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Women authors classified by country

In the lists generated up to now Dutch authors are over-represented. This has to do with the fact that earlier phases of this collaboration project focused on the reception of women's writing in the Netherlands: while looking for traces of foreign authors finding Dutch readers, we found not only the names (or pseudonyms) and works of many non-Dutch authors, but also an astonishing number of Dutch women, who commented, translated, and adapted the foreign texts. Instead of the average dozen women that appear in current Dutch literary historiography (concerning the periods before 1900), we found more than 700 Dutch names (19th century: 400; 18th: 175; 17th: 100; earlier: 25). This sounds incredible; analyses of the data and detailed study of the reception documents themselves will have to explain these findings and may account for the discrepancy between the numbers of lost and surviving authors. The same phenomenon will, no doubt, be found for authors writing in other languages.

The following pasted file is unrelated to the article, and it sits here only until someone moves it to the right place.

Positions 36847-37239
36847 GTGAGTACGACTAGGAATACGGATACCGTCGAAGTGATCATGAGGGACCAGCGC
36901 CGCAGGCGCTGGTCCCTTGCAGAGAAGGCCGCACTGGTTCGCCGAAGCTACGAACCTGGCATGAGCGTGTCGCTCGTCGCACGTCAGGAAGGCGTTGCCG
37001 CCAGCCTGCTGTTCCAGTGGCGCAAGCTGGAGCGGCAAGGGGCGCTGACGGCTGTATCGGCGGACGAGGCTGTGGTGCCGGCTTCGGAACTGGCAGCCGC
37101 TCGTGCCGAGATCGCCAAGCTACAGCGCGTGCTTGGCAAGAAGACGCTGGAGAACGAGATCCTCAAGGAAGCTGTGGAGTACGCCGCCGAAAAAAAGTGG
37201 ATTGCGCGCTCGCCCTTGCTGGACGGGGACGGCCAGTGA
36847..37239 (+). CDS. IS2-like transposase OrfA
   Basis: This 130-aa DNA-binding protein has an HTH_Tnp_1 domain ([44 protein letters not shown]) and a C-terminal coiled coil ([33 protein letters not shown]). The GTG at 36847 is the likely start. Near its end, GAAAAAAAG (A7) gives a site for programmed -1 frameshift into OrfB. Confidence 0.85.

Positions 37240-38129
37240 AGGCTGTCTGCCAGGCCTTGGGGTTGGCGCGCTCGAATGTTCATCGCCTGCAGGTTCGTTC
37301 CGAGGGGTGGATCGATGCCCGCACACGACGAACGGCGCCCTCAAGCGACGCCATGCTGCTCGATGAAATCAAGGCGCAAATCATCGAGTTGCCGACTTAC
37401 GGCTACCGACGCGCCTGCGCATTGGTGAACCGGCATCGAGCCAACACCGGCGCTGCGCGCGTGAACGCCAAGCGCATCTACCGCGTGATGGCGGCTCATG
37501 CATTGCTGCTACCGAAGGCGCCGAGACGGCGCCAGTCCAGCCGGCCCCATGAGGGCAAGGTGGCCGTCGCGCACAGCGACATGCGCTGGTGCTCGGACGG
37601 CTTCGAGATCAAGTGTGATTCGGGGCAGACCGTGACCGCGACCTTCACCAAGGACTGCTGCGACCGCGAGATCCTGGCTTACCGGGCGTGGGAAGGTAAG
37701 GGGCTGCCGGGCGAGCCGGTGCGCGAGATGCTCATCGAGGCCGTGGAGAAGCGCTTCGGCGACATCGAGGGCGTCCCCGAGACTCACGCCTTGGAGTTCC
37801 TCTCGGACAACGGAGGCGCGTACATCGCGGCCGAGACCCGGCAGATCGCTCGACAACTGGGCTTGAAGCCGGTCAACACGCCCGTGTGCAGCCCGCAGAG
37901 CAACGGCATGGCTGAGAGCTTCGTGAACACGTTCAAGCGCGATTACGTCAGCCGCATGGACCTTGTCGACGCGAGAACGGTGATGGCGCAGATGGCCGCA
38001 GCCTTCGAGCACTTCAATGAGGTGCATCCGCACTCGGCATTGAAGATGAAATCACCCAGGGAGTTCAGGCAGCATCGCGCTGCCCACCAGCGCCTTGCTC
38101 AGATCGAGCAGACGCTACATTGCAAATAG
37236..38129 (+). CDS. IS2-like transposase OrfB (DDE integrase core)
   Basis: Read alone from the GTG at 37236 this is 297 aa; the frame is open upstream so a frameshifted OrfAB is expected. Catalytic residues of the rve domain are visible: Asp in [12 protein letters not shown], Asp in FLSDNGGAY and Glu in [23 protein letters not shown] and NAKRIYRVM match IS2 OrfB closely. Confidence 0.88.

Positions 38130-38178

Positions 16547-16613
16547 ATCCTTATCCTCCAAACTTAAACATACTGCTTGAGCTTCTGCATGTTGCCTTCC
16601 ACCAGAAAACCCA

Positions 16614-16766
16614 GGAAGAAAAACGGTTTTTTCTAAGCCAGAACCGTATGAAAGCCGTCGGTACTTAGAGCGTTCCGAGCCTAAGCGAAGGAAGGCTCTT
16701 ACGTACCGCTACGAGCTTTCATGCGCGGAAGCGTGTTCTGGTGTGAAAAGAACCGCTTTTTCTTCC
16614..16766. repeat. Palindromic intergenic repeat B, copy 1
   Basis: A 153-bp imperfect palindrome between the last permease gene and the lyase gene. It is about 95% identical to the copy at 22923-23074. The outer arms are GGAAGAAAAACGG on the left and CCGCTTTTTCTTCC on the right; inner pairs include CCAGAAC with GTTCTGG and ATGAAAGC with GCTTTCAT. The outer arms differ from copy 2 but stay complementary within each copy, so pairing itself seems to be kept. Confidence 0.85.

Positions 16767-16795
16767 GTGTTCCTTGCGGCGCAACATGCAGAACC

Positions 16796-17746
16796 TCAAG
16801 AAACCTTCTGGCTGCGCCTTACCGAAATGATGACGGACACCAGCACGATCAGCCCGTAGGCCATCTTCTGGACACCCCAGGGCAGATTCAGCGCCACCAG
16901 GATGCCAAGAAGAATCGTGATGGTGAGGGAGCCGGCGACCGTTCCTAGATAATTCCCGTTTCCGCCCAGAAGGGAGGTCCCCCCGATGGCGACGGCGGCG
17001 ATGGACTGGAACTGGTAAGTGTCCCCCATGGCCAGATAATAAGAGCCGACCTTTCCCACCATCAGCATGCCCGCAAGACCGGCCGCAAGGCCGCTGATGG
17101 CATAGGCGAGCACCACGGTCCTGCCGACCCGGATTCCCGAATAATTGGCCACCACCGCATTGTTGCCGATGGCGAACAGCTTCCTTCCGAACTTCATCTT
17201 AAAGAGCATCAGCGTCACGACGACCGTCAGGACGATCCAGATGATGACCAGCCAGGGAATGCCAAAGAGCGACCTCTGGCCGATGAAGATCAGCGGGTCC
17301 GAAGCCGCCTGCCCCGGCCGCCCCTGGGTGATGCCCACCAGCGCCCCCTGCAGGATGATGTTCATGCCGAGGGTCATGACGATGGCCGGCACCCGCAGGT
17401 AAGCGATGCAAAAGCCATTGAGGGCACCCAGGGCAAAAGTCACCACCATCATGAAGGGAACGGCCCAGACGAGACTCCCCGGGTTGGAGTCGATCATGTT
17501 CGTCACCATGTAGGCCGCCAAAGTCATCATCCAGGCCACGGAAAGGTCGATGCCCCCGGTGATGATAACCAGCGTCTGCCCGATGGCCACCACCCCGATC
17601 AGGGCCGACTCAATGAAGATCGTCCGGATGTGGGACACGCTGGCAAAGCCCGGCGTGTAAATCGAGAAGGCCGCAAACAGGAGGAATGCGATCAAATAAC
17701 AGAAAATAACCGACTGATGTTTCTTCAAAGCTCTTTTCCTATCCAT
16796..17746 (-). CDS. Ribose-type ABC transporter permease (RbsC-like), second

For the other countries, the numbers of authors mentioned in the database WomenWriters are - at the moment - much smaller. Data entry has not taken place in a systematic way: until recently it depended on writers' being received and read in the Netherlands and on individual research interests of NEWW collaborators or occasional information being found by chance. Therefore in a next phase of the collaborative research much work is to be done here. In particular a need remains for continuous comparison of 'new' information and information already present in the database: knowing for instance that often women changed names, one can imagine that there are possibly several records representing one and the same woman. Another complication is in the fact that several women lived and published in different countries and may therefore have been counted 2 or 3 times.

At the time of writing (May 2010) these are the numbers per country, and the year of birth of the "first" of the writers:

Not only are these figures will have to be not only completed, but also compared from one country to another, to those concerning male literary production, and then further understood by going into the records presenting these women's dialogues with their audiences. They serve as starting points for further research and analysis.

Suzan van Dijk, February 2011

  • The production side > Grouped by country

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